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Exhibition of works by Dana-Fiona Armour on view at Collection Lambert
Man is here metamorphosed into a plant, but do not think this is a fiction in the style of those of Ovid.1



AVIGNON.- After Theo Mercier, Stéphanie Brossard, and Quentin Lefranc, Dana-Fiona Armour is taking over the spaces of the Rendez-vous, Sous-sol program, dedicated to artistic research and emerging practices.

Born in 1988 in Willich, Germany, Dana-Fiona Armour operates in a world in which forms invent themselves in veritable mutagenic agents, transforming each other, and modifying the organisation of the spaces that they occupy, provoking in us a feeling of unsettled strangeness.

MC1R Project

Man is here metamorphosed into a plant, but do not think this is a fiction in the style of those of Ovid.1

The “Project MC1R” was envisioned as part of a residency of the artist within the company Cellectis, describing itself as “a clinical-stage biotechnology company using its pioneering gene-editing technology TALEN® to develop innovative therapies for treating serious diseases”. The collaboration gave rise to the conception of a hybrid plant, both human and plant, a Nicotiana Benthamiana (a species highly sensitive to viruses often used in research, especially for the vaccine against COVID-19)now carrying the MC1R gene, a human gene associated with complexion, skin colour, the development of freckles and red hair, all of which allow for the description of the physical appearance of the artist.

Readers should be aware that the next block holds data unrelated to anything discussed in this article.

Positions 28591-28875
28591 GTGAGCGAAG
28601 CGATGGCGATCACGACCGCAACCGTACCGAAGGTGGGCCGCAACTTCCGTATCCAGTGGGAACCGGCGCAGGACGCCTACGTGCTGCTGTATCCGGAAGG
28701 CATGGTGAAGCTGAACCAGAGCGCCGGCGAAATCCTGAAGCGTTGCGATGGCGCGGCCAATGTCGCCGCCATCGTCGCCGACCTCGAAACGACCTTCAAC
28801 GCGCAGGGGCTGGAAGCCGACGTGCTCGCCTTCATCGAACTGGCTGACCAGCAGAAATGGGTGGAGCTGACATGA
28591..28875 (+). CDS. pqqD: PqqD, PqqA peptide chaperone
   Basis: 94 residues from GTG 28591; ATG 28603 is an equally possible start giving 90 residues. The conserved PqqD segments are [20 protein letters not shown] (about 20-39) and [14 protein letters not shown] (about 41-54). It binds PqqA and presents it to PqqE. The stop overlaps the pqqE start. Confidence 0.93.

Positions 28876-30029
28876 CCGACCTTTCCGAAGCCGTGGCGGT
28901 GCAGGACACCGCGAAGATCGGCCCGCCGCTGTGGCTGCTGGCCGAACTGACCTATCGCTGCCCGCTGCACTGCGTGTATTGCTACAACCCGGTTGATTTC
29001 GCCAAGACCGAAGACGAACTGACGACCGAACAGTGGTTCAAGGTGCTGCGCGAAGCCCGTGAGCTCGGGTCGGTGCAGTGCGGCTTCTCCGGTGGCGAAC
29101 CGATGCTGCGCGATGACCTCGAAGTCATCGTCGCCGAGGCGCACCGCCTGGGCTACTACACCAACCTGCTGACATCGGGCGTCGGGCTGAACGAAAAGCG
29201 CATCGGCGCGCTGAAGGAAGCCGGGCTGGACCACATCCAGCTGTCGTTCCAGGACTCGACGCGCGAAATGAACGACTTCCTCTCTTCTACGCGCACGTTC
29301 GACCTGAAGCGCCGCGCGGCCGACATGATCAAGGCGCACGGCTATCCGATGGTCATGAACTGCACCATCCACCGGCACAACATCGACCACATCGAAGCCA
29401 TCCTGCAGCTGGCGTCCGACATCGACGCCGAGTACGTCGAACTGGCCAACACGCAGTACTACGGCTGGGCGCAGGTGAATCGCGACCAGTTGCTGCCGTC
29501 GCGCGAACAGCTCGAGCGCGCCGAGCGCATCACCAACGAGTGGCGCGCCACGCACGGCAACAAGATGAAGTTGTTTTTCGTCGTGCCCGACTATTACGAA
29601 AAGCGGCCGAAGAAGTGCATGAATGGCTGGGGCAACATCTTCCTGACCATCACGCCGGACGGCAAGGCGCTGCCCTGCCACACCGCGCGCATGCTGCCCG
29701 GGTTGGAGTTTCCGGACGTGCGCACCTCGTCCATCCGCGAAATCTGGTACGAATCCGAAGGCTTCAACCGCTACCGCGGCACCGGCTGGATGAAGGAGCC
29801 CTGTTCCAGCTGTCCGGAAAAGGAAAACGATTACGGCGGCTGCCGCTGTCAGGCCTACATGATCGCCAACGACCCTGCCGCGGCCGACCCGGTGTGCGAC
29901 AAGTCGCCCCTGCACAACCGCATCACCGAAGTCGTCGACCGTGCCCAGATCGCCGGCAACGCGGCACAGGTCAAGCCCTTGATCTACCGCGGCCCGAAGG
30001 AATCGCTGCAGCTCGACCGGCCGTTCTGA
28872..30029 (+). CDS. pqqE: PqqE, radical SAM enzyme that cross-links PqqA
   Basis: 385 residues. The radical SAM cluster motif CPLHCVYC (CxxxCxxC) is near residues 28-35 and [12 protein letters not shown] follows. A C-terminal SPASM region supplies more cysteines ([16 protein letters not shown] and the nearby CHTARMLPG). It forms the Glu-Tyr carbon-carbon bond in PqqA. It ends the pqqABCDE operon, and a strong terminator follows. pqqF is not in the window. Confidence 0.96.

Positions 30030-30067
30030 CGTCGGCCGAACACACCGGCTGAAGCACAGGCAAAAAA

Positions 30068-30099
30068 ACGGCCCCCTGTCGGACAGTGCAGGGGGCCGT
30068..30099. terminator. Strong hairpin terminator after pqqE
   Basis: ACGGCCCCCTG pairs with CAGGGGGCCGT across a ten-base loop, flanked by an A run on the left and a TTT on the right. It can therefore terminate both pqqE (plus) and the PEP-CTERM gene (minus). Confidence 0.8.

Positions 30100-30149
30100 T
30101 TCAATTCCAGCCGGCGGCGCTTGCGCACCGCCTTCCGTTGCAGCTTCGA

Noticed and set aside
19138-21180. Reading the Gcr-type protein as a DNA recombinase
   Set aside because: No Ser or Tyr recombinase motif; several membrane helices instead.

Through this project, Dana-Fiona Armour continues her exploration of an unstable world in which the forms she creates stand as real mutagens, transform one another, and alter the organisation of the spaces they occupy, causing a feeling of disturbing strangeness in us.

The genetically modified plants took place like sculptures of a new kind, evoking The Metamorphoses by Ovid, the terrifying images from Crimes of the Future by David Cronenberg or the stories from Man a Plant by Julien Offray de La Mettrie. These plants stand as the centre of a genuine laboratory of transformations where installations, immersive videos, glass or marble sculptures unfold, while an unbelievable song resounds in the rooms–an incredible litany in the form of an alert generated by plants audible only by animals until then.

In this hybrid world where the artificial blends with the natural, the human with the non-human, science acts as a key–trouble making?–element in the construction of our relationships to the world and their representation. Both authoritative and fragile, it is this place of tension where boundaries change with a concerning instability between ethics and progress, between the opening of new liberating spaces and the achievement of dangerous mutations with irreversible consequences.

1 Julien Offray de La Mettrie, Man a Plant, 1748

Curator : Stéphane Ibars










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